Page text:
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the body of instantly finding the centre of gravity, and peculiarity of all the goat tribe, to which the chamois is nearly allied. The ability of the eye to measure distances, with such undeviating exactness, is associated with this power of finding the centre of gravity. Lib. Ent. Knowl.


Why is the hump of the zebra or Indian or highly prized?

Because it is chiefly composed of fat, and is reckoned the most delicate part. The whole of the breeds are treated with great veneration by the Hindoos, who hold it sinful to kill them.

Why are certain cows called Alderney?

Because the breed originally came from Alderney, a single British island, containing only one village. It is high, rugged, and encompassed by dangerous reefs, and the islanders have very little intercourse with the rest of the world.

Why is the lower smaller than the upper jaw of a

cow ?

Because the cow and all other ruminating animals have their grinding teeth intersected by indented transverse furrows, and the crowns are not placed horizontally, but incline obliquely, so that in the upper jaw the outer side is highest, and in the lower, that next the tongue.


Why is the giraffe also called a camelopard?

Because the Romans, who so named it, fancied it a combination of the characters of the camel and leopard its ancient denomination was Zurapha, whence the name giraffe.

Why were the descriptions of the camelopard formerly received as fabulous?

Because of the absence of the animal from Europe, for three centuries and a half; whence, its extraordi

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nary height and apparent disproportions caused it to be classed with the unicorns, sphinxes, &c, of ancient poets and naturalists.

Why were the legs of the giraffe once said to be longer before than behind?

Because of the height of the withers, which according to the animal's age, may exceed the height of the rump by sixteen or twenty inches, and which disproportion, when seen at a distance, must have led to the above erroneous inference. Le Vaillant.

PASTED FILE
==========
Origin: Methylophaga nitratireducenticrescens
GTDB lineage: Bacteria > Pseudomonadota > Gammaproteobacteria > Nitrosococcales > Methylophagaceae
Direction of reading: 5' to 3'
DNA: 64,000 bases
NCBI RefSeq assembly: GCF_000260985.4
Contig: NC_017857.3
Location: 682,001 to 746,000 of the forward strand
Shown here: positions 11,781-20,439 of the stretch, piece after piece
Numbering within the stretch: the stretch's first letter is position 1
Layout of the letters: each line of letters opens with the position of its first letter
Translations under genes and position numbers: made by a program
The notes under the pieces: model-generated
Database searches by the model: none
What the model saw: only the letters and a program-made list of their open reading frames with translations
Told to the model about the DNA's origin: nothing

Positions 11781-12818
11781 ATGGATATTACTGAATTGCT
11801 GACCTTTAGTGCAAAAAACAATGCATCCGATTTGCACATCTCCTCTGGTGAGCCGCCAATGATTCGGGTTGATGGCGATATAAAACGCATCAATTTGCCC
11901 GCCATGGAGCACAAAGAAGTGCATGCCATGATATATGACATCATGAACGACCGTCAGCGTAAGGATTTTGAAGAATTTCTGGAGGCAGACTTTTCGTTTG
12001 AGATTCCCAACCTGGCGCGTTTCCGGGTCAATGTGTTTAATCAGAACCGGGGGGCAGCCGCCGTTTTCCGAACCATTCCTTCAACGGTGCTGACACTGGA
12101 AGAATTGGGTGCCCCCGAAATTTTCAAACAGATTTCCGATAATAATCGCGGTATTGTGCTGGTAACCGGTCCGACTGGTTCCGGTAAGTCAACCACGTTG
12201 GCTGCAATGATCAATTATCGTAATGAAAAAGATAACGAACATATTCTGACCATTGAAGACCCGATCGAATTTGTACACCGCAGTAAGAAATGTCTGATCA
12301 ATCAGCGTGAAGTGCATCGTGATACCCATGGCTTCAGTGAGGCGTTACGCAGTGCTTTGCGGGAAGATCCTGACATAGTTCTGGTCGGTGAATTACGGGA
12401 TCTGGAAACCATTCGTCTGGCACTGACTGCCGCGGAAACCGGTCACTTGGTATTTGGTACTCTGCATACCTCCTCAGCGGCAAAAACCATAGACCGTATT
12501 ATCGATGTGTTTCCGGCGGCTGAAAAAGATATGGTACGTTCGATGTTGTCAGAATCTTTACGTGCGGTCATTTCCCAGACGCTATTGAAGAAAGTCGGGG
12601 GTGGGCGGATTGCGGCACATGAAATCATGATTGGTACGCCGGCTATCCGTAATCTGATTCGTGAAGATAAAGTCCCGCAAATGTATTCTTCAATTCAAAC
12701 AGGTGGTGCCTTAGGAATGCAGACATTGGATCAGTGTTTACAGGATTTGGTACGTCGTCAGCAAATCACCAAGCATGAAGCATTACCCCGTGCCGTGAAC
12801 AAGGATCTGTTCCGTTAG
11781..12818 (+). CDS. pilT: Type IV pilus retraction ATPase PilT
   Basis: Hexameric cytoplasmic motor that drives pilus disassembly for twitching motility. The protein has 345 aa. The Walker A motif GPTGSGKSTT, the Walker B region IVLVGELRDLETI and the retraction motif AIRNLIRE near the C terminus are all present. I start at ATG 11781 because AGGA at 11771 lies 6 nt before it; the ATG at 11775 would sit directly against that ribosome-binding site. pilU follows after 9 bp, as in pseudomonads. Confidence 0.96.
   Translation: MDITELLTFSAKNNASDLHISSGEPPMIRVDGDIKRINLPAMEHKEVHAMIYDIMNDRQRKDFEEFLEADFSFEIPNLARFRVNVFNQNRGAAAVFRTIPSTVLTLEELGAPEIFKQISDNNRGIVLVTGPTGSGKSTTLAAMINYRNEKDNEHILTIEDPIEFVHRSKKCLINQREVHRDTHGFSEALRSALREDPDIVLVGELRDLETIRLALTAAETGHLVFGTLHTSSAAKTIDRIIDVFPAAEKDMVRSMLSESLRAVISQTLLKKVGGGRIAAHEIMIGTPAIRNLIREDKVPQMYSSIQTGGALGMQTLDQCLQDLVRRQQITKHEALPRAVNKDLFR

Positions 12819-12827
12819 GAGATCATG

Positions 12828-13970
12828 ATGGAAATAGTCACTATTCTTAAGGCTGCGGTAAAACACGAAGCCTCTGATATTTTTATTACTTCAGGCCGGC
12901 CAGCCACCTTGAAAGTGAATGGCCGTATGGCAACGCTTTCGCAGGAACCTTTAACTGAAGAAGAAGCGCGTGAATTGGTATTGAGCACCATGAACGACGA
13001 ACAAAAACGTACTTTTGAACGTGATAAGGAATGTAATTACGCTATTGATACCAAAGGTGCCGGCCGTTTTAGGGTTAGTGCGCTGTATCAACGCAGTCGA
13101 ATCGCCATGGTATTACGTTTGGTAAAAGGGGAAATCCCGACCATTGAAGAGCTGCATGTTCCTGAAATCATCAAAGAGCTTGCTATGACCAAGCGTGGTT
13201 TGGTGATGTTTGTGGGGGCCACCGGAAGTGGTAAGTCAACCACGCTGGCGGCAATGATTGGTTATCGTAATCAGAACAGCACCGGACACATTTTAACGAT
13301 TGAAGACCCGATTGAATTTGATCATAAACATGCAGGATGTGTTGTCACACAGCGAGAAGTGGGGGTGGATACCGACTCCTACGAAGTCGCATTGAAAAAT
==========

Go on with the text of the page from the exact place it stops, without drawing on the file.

Why does the tongue of the giraffe differ from that of other animals?

Because it not only is the organ of taste, but has besides nearly all the powers of the proboscis of the elephant, although not possessed of the same strength. They differ, indeed, in one being an elongation of the organ of smell the other of the or

gan of taste. Sir E. Home.

Why does the giraffe move awkwardly?

Because of the disproportion of the hinder parts of its body, and the immense length of the neck, which, instead of being arched, forms an angle with the shoulders. In walking it moves the fore and hind foot of the same side together, like an ambling horse, from which circumstance it has a very remarkable motion, whence the move of the knight at chess is derived. - Blumenbach.


Why is the fur of the rein-deer used by all the tribes of the arctic circle, for winter clothing?

Because the hairs composing the coat of the deer are so thick, that it is hardly possible to discern the least portion of the naked hide; and 'a suit of clothing made of this skin is so impervious to the cold, that, with the addition of a blanket of the same material, any one so clothed may bivouack on the snow with safety, in the most intense cold of an arctic winter's night.'- Dr Richardson.




Why is the rein-deer a serviceable beast of burden? Because of the great strength of its shoulders and fore-quarters, and the muscularity of its loins.

Why do the Laplanders migrate with their herds of rein-deer from the interior to the coast of Lapland?

Because the interior, particularly its boundless forests, is so infested by stinging insects, that no animal can escape their incessant persecutions, but by fleeing to the coast; the cool sea breezes being unfavourable to the insects. - De Broke's Travels. Why does the rein-deer produce a crackling noise while running?

Because of the contraction of its hoofs, when the foot is raised from the ground.

Why are the hoofs of the rein-deer broad and spreading?

Because the foot may present a large surface when the rein-deer crosses the yielding snows; and, like the snow-shoe of the Norwegians and Canadian Indians, assist to prevent the animal sinking so deeply as it would if the hoof were small and compact, like that of the fallow-deer, which finds its food upon unyielding surfaces.


Why does the fallow-deer, while drinking, plunge and keep its nose under water for a considerable time?

Because it has two spiracula or breathing-places besides the nostrils; one at the inner corner of each eye,having a communication with the nose.-G. White. Why was stag-hunting in England formerly very perilous?

Because when the stag turned to bay, the ancient hunter went in upon, and killed or disabled, the desperate animal. At certain times of the year this was held particularly dangerous,a wound received from a stag's horn being then deemed poisonous, and more

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